A man looks for how his brother died, only to find it in the deadliest game known to man, a deadly version of soccer, which he plans to win become unstable when he finds the truth about his brother. (I revised)

    Samurai Posted on November 5, 2018 in Sports.
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      A couple tips on writing: This is General writing advice for everyone, things that help me write more descriptive.

      I find that some words: Look, Walk and words that end in ‘ing should usually be changed.

      For instance, a man wouldn’t walk down the street, he would stroll, strut, meander or slouch down the street. (Because walk has no personality, but if someone ‘struts’ you get a glimpse of who they are)

      You say a young man looks for how his brother dies, however instead of ‘looks’, I would use the word ‘investigates’: “A young man investigates his brother’s death.” (More precise)

      Also, when you write a script, always get rid of as many words that end in ing as possible.
      Don’t write, “a man is ‘running’ down the street,”  you would say “a man ‘runs‘ down the street. These words are usually preceded by the word ‘is’ or ‘are’ and can be searched very easily.

      Finally, when you write, find ways to give each individual character their own personality.

      When it comes to dialog, a reader should know which character says which line, even if they are not told.

      One way to do this is with greetings and farewells. If a character says “Tootles” instead of goodbye, that shows the reader something about their personality. If a character greets people with ‘sup’ or ‘hey bro’ that also tells you something about them.

      Does a character drive a ‘car’? No. They limp along in a beat-up Chevy or maybe they race down the street a ruby red Ferrari.

      Does a character wear a shirt? No, they would put on a black t-shirt or a blue polo shirt, maybe a brown flannel shirt with long sleeves.

      And remember, some of this would be done before you write your script. Like figuring out how each character says hello and goodbye. This is done at character creation.

      Other things would be done after the first draft is finished, such as, hit CTL F and search for ‘ing’ then replace the words which end in ‘ing with active verbs. (Don’t think about ‘ing’ words while you write, just replace them as part of your re-write (2nd draft)

      Anyway, this advice is for everyone on the site, but it seemed like a good place to put it.

      Hope this helps!

      P.S. Never use the word ‘young’ 🙂 (Not a never, never, just a 90% never)

      Singularity Answered on November 5, 2018.
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        I feel like I’m missing the cause and effect. Cause: He’s looking for how his brother died. Effect: He gets caught up in the same game that killed his brother.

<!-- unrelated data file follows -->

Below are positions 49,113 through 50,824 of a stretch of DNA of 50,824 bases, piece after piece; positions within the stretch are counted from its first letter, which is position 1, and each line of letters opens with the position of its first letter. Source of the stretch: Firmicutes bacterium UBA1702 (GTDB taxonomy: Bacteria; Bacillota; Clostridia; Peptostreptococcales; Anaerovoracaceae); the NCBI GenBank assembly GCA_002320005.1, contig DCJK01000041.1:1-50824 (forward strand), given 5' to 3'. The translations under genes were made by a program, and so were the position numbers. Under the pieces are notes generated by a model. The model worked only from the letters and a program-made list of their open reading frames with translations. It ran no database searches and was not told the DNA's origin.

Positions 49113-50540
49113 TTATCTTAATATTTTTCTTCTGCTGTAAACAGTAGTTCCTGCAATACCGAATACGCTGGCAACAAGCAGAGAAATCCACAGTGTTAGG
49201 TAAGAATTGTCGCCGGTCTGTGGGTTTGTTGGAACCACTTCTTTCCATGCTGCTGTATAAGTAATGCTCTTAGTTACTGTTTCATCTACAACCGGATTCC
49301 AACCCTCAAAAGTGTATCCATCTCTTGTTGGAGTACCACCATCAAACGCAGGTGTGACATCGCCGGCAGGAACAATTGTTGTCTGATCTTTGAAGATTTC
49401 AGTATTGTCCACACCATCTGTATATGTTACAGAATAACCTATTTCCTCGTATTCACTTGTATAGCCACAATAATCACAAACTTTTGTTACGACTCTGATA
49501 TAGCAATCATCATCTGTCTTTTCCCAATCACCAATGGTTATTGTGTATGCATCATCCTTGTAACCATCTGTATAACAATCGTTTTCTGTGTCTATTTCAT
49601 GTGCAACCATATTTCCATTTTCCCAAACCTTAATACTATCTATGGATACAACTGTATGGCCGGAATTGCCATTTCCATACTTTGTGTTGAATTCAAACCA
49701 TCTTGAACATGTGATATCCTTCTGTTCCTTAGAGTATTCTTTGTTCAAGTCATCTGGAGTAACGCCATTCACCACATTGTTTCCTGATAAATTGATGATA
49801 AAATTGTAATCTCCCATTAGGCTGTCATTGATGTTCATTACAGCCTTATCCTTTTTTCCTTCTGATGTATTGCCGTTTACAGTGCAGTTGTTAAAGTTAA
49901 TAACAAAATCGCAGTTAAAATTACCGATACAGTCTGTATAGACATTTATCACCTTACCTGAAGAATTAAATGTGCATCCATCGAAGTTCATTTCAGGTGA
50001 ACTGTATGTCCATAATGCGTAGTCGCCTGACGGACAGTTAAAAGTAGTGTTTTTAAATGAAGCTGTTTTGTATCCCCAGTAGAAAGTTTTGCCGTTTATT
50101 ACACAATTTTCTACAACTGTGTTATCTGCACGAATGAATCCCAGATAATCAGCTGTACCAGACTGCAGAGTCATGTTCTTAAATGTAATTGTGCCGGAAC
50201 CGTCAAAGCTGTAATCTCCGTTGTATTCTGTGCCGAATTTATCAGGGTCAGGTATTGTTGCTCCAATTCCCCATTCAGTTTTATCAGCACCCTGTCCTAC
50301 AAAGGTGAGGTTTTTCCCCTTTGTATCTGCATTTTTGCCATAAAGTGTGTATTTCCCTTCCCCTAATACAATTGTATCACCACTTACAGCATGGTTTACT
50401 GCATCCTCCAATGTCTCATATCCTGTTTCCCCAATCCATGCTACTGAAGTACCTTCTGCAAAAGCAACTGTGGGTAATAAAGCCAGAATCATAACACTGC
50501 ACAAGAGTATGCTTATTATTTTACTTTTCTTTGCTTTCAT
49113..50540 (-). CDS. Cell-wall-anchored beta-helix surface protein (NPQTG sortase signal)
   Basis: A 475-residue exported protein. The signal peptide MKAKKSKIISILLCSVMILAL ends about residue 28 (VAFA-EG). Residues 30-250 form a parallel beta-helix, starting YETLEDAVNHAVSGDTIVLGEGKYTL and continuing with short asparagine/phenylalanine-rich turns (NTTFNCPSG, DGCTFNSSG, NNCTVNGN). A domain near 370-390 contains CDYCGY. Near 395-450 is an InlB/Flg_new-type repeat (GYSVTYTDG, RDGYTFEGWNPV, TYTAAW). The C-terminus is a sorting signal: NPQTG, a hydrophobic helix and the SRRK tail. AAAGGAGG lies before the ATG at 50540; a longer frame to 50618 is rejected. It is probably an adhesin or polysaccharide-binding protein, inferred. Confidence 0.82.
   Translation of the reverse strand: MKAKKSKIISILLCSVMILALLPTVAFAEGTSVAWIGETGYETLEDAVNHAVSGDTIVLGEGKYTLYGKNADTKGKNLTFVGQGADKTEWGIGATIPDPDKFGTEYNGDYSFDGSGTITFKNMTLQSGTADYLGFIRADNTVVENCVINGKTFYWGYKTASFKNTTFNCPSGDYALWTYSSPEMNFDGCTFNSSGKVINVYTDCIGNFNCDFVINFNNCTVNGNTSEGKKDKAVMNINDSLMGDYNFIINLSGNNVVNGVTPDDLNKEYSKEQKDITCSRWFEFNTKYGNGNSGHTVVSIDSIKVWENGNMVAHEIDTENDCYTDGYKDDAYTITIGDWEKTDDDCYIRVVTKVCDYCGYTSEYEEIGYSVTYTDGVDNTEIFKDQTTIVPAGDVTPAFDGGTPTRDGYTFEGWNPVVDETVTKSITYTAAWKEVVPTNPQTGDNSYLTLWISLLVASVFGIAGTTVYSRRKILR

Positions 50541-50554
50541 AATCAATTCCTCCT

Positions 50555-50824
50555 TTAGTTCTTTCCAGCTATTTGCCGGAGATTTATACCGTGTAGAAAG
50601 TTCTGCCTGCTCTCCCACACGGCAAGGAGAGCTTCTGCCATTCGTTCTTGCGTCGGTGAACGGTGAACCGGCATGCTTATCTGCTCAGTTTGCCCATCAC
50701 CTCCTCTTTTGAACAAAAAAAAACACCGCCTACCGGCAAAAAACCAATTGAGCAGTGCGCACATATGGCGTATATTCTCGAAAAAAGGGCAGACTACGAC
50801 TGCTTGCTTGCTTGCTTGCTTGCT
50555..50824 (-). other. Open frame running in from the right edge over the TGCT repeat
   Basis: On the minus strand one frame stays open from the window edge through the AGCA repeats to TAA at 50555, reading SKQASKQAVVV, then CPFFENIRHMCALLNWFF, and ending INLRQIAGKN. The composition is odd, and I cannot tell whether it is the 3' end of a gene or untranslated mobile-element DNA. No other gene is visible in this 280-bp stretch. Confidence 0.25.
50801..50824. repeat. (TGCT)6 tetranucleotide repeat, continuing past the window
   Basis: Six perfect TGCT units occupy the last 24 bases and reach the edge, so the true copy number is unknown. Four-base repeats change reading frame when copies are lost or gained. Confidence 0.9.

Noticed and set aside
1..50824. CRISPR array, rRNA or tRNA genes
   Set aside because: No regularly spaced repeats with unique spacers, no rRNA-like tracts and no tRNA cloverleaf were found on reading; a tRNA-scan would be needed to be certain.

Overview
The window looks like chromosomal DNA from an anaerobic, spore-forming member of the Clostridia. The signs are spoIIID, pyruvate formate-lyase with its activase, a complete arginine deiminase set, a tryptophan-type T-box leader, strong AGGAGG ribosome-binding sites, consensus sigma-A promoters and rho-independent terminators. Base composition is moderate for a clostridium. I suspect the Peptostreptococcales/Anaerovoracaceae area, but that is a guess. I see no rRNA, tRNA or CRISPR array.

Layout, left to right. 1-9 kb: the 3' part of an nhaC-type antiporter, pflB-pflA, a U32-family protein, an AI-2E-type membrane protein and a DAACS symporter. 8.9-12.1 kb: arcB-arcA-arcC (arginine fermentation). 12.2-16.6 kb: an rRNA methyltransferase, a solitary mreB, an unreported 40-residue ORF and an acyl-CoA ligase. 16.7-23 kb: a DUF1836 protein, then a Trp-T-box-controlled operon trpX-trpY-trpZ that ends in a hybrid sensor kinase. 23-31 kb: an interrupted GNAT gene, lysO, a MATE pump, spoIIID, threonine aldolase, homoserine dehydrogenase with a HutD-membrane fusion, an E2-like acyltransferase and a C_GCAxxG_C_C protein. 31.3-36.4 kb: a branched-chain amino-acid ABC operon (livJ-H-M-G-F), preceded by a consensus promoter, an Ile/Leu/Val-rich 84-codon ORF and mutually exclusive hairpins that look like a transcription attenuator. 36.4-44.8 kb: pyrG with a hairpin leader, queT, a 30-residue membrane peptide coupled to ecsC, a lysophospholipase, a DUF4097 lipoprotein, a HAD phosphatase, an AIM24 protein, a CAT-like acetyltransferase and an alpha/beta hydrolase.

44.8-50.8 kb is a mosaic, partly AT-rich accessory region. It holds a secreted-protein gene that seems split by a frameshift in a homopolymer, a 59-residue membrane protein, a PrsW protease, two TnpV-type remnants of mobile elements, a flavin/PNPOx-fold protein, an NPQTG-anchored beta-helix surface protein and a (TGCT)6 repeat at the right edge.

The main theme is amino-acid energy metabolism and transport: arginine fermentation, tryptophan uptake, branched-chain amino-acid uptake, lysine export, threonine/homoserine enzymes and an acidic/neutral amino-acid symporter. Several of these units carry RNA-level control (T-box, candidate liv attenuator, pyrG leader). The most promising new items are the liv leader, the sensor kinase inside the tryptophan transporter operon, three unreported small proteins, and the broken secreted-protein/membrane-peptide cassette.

I think I just created two causes and no effect.

        Samurai Answered on November 5, 2018.
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          “When his brother is killed playing a deadly underground soccer game, a disgraced former soccer star laces up his cleats on last time, determined to defeat the sinister, seemingly invincible team responsible.”

          Singularity Answered on November 5, 2018.

          This is taking a different route. It’s more like a revenge plot in it’s own way. Yours is making it look like a player is determined to win against an invincible team, which is not the case.

          on November 5, 2018.

          Understandable, however, you haven’t given us a bad guy. As a result, I am sort of shooting in the dark when coming up with a logline. I don’t know who he’s fighting against.

          Who is the antagonist?

          on November 5, 2018.
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            You should make the lead character (The brother) a soccer player who has vowed never to play soccer again.
            He was a rising star who had a powerful kick.
            But during a game he kicked the ball so hard, it killed an opposing player.
            Now years later, down and out he hears about his younger brother’s death and the deadly underground soccer league.
            Reluctantly, for the sake of his brother, he plays soccer one last time to get revenge on the team that killed his brother.

            Singularity Answered on November 5, 2018.
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              Agreed with all the above.

              I’ll add that the one most important story element a logline must include (not imply) is a goal – what is your main character’s goal? Revenge? Stop the deadly game? Save the other players from a similar fate? Whatever it is, you need to describe it in the logline.

              Singularity Answered on November 5, 2018.
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